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How to Pass Your Home to Your Loves

How to handle someone’s home or secondary property is a large part of many estate plans as it can be the largest asset in an estate.  Using the right tool to pass along the belongings inside the home and the home itself depends on the goals of the homeowner and who the property is going to.

The most common way homes transfer in an estate is through a Will.  The Will of a homeowner can include instructions for what happens with both their tangible personal property (belongings in the property) and the property itself after they die.  Estate Planning Attorneys can write rules in your will for how the property will be gifted outright to a specific individual, or for an individual to have the first right to purchase a property from the estate, and how that purchase price will be calculated (will that individual have to pay market value or a discounted rate).  More often we do not make a specific provision in the will for the property and the Personal Representative of the estate will have the authority to list and sell the property with the proceeds being distributed to the named beneficiaries or charities in the Will of the deceased homeowner.

A second way the property can be handled is by the homeowner putting the property into a revocable or irrevocable trust.  Similar to Will provisions the trust can detail what happens to the belongings and property itself upon the death of the owner. A trust provides additional benefits for incapacity planning as the trust can detail what happens to the property in the event of incapacity or long illness of the homeowner such as, at what point can the property be sold, to whom and how to calculate the sale price. Note the property must be deeded into the trust for these provisions to be enforceable.  The trustee can only manage the assets “inside” or titled in the name of the trust.

A third way of transferring property is by recording a Transfer on Death Deed (TODD) with the county, until recorded the TODD will not transfer property.  A TODD functions like a beneficiary designation; the property remains in full ownership and control of the homeowner and only upon the homeowner’s death does the named beneficiary have an ownership interest. A benefit to TODD is that they are easily revocable during the life of the homeowner.  Many people like the concept of a TODD to avoid probate, however, there are risks to using TODDS.  The first consideration is who the beneficiaries are; naming multiple beneficiaries can cause problems as they will take ownership together and need to agree on what to do with the property, a sale price and everyone signing all the sale documents.  Spouses of the named beneficiaries will also likely need to sign any sale documents.  This is especially hard when one beneficiary may live in the property, but not have the means to maintain the property on their own.  TODDs are also problematic when there is a mortgage on the property and other potential debts from the decedent that could be tied to the property and passed along to the TODD beneficiary.  Lastly, in Minnesota it was determined that homeowner’s insurance does not continue to cover the property after death.  So, unless the decedent’s homeowner’s insurance names the TODD beneficiary and is specific that it covers the property after death if there is a problem at the property before the TODD beneficiary gets their own insurance the property likely is not covered.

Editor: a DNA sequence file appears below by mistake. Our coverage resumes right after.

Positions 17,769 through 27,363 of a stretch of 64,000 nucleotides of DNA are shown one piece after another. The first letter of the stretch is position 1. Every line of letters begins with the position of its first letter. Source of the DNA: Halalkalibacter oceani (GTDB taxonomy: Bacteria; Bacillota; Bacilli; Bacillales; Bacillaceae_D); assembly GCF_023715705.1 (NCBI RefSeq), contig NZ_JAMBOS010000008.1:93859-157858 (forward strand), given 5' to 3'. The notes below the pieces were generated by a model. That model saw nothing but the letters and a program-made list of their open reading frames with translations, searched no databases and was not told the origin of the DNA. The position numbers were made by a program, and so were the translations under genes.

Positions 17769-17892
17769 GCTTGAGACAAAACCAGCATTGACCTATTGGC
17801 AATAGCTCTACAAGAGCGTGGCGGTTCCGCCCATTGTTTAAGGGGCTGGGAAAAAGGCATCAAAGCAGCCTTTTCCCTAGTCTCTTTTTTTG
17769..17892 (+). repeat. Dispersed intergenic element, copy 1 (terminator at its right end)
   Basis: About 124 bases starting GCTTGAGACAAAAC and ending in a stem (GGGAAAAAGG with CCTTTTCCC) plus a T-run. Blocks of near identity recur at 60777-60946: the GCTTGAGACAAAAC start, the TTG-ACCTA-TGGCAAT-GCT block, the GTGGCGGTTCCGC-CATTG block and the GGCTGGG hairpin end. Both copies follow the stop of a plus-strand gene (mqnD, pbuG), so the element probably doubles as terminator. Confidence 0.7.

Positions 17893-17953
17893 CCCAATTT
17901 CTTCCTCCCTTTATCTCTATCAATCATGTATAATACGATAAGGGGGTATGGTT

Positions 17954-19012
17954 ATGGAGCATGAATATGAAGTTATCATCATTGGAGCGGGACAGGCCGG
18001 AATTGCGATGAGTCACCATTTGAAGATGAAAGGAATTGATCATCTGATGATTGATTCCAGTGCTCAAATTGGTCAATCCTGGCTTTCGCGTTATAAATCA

There are a few less common options like using a Life Estate Deed, which transfers a partial, ownership to the beneficiary and simply adding an additional owner.  Life Estate Deeds are complex tools and differs from the first three options as a life estate deed gives a present interest during the life of the homeowner, it is not easy to change once put in place and so should only be done after a full understanding of the percentages of ownership that will change and long-term impacts.  I have never recommended just putting someone else’s name as a co-owner on the property; there are potential capital gains tax issues with putting someone else on title and it is very hard to undue if there is a break down in the relationship with the co-owner.

As always, real estate is just one piece of the estate planning puzzle, a comprehensive estate plan will take into consideration how best to meet your planning goals and keep things simple for your beneficiaries.